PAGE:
Satellite images show suspicious activity in a North Korean lab that could separate plutonium for nuclear weapons, said a U.S. website that monitors sensitive sites in the closed country, on April 4.
The activity suggests that buildings there are being heated, but is unclear for what exactly.
“The plumes suggest that the operators of the reprocessing facility are heating their buildings, perhaps indicating that some significant activity is being undertaken, or will be in the near future. Whether that activity will be additional separation of plutonium for nuclear weapons remains unclear,” said the analysis by satellite imagery specialists William Mugford and Joseph Bermudez.
— CNN (@CNN) April 5, 2016
The Director of National Intelligence, James Clapper, recently told Congress that North Koreans could be ready to begin recovering material for nuclear weapons “within a matter of weeks to months.”
Clapper made the statement after North Korea conducted its latest nuclear test in January and then a long-range rocket launch weeks after.
The website 38 North said the exhaust plumes in the area are unusual.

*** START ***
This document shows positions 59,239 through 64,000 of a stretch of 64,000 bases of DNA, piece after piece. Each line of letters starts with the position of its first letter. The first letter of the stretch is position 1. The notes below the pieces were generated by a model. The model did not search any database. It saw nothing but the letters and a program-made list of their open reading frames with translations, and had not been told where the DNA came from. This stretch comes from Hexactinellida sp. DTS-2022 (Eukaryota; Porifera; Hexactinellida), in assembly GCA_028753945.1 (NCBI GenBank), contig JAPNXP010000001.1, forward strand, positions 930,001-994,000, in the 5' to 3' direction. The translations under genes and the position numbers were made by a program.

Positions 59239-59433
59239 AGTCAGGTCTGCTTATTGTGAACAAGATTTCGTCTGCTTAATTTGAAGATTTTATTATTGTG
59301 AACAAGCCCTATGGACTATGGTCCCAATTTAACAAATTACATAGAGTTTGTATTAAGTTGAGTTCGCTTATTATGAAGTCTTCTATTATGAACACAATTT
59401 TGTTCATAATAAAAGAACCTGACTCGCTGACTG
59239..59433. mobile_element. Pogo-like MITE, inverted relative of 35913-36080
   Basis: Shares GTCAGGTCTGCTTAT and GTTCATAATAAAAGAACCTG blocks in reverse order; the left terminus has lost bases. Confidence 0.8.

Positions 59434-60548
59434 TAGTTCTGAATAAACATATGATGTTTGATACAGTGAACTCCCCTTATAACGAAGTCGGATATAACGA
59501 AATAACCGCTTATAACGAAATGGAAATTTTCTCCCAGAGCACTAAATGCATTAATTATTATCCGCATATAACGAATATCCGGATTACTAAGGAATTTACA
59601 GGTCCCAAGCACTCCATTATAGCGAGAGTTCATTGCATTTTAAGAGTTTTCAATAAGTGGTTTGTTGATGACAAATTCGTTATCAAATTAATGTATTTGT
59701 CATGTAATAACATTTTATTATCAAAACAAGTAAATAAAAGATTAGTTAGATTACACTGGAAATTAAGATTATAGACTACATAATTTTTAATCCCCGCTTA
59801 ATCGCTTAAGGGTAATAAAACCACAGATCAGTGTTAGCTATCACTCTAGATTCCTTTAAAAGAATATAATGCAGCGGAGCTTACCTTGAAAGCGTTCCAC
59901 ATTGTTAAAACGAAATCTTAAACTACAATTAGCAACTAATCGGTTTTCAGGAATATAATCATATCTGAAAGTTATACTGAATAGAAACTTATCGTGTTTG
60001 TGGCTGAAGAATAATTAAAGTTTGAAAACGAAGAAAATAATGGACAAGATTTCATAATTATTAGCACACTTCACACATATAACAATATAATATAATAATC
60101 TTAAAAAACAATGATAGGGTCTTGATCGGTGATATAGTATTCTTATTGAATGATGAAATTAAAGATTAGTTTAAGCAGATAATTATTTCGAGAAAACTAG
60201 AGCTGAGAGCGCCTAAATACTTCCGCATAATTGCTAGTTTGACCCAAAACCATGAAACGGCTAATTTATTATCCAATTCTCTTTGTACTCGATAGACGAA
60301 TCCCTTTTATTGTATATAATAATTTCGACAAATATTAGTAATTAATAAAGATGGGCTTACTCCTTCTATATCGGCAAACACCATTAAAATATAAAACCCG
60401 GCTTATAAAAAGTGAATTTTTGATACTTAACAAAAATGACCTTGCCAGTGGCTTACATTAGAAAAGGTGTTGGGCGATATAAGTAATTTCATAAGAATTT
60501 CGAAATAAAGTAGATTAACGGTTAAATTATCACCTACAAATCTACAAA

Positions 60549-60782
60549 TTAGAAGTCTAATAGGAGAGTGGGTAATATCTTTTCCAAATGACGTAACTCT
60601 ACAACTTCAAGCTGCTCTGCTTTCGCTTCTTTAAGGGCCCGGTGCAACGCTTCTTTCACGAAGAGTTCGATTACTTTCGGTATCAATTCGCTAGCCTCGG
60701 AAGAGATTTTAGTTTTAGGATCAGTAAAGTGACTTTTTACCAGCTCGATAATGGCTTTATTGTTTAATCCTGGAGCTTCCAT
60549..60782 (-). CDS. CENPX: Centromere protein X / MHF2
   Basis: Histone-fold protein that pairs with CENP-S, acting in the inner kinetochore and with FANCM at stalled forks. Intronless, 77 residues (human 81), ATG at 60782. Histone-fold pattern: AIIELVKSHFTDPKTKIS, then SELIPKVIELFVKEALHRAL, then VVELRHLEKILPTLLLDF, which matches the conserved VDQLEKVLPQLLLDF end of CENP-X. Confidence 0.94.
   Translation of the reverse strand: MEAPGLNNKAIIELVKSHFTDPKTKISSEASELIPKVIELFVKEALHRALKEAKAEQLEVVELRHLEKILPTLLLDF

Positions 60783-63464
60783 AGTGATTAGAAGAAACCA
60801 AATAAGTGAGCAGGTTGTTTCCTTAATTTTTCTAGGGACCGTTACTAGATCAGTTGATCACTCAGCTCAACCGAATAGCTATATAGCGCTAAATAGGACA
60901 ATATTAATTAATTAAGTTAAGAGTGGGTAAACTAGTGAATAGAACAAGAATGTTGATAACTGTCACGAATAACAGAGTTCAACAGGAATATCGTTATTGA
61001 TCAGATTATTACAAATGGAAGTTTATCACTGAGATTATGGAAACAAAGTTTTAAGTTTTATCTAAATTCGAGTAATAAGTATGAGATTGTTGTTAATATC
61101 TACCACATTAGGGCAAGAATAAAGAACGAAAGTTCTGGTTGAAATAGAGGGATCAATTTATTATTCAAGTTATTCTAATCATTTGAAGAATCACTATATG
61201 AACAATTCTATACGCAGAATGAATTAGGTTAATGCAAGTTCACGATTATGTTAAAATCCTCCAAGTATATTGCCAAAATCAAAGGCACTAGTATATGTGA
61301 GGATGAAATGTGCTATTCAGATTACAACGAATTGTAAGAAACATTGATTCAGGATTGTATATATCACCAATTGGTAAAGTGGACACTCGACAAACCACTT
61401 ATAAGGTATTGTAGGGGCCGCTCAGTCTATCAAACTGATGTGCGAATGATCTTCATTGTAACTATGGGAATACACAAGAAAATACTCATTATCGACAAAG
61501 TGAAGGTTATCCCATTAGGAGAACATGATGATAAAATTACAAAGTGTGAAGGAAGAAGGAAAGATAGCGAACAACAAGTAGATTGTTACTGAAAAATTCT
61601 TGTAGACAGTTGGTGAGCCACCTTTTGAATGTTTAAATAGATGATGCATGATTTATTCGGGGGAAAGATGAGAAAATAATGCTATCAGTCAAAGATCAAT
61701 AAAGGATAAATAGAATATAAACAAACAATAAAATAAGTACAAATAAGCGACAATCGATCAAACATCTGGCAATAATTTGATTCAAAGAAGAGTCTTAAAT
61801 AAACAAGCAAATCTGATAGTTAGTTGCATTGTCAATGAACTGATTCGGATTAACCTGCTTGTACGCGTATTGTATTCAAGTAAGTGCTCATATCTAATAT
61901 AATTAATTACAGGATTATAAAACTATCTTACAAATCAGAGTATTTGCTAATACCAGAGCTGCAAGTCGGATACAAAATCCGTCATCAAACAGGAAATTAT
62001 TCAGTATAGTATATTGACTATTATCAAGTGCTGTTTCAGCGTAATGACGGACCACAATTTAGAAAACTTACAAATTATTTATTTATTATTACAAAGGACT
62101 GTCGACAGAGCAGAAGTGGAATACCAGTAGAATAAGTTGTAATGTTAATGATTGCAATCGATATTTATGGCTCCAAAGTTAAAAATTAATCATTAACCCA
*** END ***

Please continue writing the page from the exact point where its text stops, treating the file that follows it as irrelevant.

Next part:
North Korea banned U.N. nuclear inspectors from Nyongbyon in 2009, so it is difficult to know what exactly is happening on the site.
The reactor has been the source of plutonium for the country’s small arsenal of weapons.
North Korea had announced in 2013 that it planned to renovate and restart nuclear facilities, including the reactor which was closed down in 2007.
The website reported continued work at the Experimental Light Water Reactor (ELWR) transformer yard at the site. By the end of 2015, a second transformer was installed in the area, and a new road was also built on the site next to the transformer yard.
The satellite images also show continued activity with vehicles of various sizes being moved around the back of the 5MWe reactor hall. Website 38 North said a reason for the activity could be due to continued maintenance to the site, and the activity may indicate that the reactor is being worked on to bring it back to service.
There are at least three or four buildings in the early stages of construction, according to 38 North.
North Korea has developed two ways to create fissile material for weapons, enrichment of uranium and separation of plutonium. U.S. experts estimate that North Koreans may already have about 10 bombs, but that could grow to between 20 and 100 by the next four years.
Meanwhile, President Obama recently met with the leaders of Japan and South Korea to discuss ways of countering a nuclear attack. Obama called on North Korea to give up its nuclear weapons..
China also agreed to fully carry out recent economic restrictions imposed by the U.N. Security Council against North Korea.
The Associated Press contributed to this report.